Next, to explain the next quotation, here are some terminological clarifications:
GSK = Glaxo Smith Kline, one of the large pharmaceutical corporations; BMJ = The British Medical Journal; and Ben Goldacre = a colleague and pupil of (sir professor) Simon Wessely, whom I do not trust, while EMA = the European Medicines Agency:

When GSK signed up to AllTrials Ben Goldacre rolled over and purred.  The BMJ featured Andrew Witty on their front cover as the candidate of hope.

Rain on the Parade

In contrast, on this blog, 1boringoldman and on RxISK a small group have warned consistently that this was not good news.  That what would be put in place was a mechanism that gave the appearances of transparency but in fact would lock academics into agreeing with GSK and other companies as to what the outcomes of their trials have been.
Not content with a few academic ghost authors, GSK’s maneuver has put industry well on the way to making Academia a ghost, a glove puppet manipulated by company marketing departments.
But this week EMA has come out and said it is going to put in place the GSK model of data access.
As someone who has been working the GSK system, I can say with confidence that this is a disaster.

I suppose this is right. Here is one more bit of Dr. Healy (and as to the "99%": Dr. Healy is one of the very few medical doctors who has spoken up against the corrupt practices of the pharmaceurical corporations, and who has done so for a long time now):

If I made claims about a drug to my colleagues but refused to show them the data, they’d have no problem telling me to get lost. I’d be boycotted from here to kingdom come.  But when it comes to industry, 99% of doctors lack balls.

Doctors have been given a license to degrade us by treating us like addicts – the origins of prescription-only status.  They have been given a license to print money – we can only get our drugs through them.  The very least they could do in return is show some backbone.

But this is a decadent situation and decadence rarely breeds courage.

Yes, indeed. Besides, the pharmaceutical corporations pay corrupt doctors, and corrupt organizations of doctors, quite well. And doctors tend to be doctors because it pays very well, and not because they put patients first, indeed with a few exceptions.

But OK: medicine is corrupt, and got corrupted by the combination of the pharmaceutical corporations with mostly money-oriented medical doctors, who did not have the spine to protest as their science was made into pseudo-science, where it is impossible to objectively test the drugs they prescribe, because the
data are mostly secret, and are thoroughly guarded by the pharmaceutical corporations.

6. Bill Maher : most Americans are Dumb and Uneducated

The next item
is not an article but is a video with Bill Maher:

It is four years old, and I've listed it four years ago, but I do it again, especially because Bill Maher is one of the very, very few who has the courage to say that dumbness and lack of education exist and are important, and I think (since a very long time, also) that he is right:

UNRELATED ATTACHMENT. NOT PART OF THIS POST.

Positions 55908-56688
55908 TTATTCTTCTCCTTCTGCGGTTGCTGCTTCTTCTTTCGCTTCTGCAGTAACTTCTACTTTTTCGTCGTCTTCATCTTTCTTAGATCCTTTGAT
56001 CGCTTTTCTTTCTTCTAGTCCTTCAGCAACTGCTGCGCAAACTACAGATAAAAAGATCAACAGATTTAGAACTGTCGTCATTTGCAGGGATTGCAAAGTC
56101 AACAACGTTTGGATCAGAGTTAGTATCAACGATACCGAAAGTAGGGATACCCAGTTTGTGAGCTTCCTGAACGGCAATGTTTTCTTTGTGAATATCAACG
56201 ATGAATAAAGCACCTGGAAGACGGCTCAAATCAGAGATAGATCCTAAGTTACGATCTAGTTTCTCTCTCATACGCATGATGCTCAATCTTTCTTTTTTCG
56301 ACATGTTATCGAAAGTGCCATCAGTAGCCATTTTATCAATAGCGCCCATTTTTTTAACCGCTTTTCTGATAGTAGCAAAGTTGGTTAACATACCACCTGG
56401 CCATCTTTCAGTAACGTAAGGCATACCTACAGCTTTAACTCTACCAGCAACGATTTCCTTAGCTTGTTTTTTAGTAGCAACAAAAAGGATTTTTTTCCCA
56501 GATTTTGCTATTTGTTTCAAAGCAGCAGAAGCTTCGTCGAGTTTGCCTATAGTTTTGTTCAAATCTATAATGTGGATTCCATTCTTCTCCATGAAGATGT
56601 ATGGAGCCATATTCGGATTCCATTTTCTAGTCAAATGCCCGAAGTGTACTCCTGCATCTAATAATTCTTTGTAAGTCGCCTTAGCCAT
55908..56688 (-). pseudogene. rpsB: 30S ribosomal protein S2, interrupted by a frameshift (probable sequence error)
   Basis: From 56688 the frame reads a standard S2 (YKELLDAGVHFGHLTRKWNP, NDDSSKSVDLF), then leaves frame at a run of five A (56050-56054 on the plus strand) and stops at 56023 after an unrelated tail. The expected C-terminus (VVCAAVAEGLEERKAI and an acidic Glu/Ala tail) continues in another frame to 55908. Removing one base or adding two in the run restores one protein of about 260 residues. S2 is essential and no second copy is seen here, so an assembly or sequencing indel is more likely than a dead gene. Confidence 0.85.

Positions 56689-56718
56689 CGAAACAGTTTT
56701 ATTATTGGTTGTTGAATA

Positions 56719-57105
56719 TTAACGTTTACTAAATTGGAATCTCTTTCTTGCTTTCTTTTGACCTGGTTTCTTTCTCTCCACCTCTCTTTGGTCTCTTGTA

Most of the policies that have been accepted in the democratic West have been accepted by many, who did not really have both the brains and the knowledge to judge them rationally, and who also got propagandized and deceived a lot.

You may be in favor of this, e.g. "because it is democratic", but I think you should admit that giving the vote to all adults made it very much easier for the politicians to deceive the many: half of their electorate has an IQ lower than 100, and can and will be deceived in almost any way - and that is all the politicians  need to get "a democratic majority".
[1] Here it is necessary to insist, with Aristotle, that the governors do not rule, or at least, should not rule: The laws rule, and the government, if good, is part of its executive power. Here I quote Aristotle from my More on stupidity, the rule of law, and Glenn Greenwald:
It is more proper that law should govern than any one of the citizens: upon the same principle, if it is advantageous to place the supreme power in some particular persons, they should be appointed to be only guardians, and the servants of the laws.
(And I note the whole file I quote from is quite pertinent.)

About ME/CFS (that I prefer to call M.E.: The "/CFS" is added to facilitate search machines) which is a disease I have since 1.1.1979:
1. Anthony Komaroff

Ten discoveries about the biology of CFS(pdf)

3. Hillary Johnson

The Why  (currently not available)

4. Consensus (many M.D.s) Canadian Consensus Government Report on ME (pdf - version 2003)
5. Consensus (many M.D.s) Canadian Consensus Government Report on ME (pdf - version 2011)
6. Eleanor Stein

Clinical Guidelines for Psychiatrists (pdf)

7. William Clifford The Ethics of Belief
8. Malcolm Hooper Magical Medicine (pdf)
Maarten Maartensz
Resources about ME/CFS
(more resources, by many)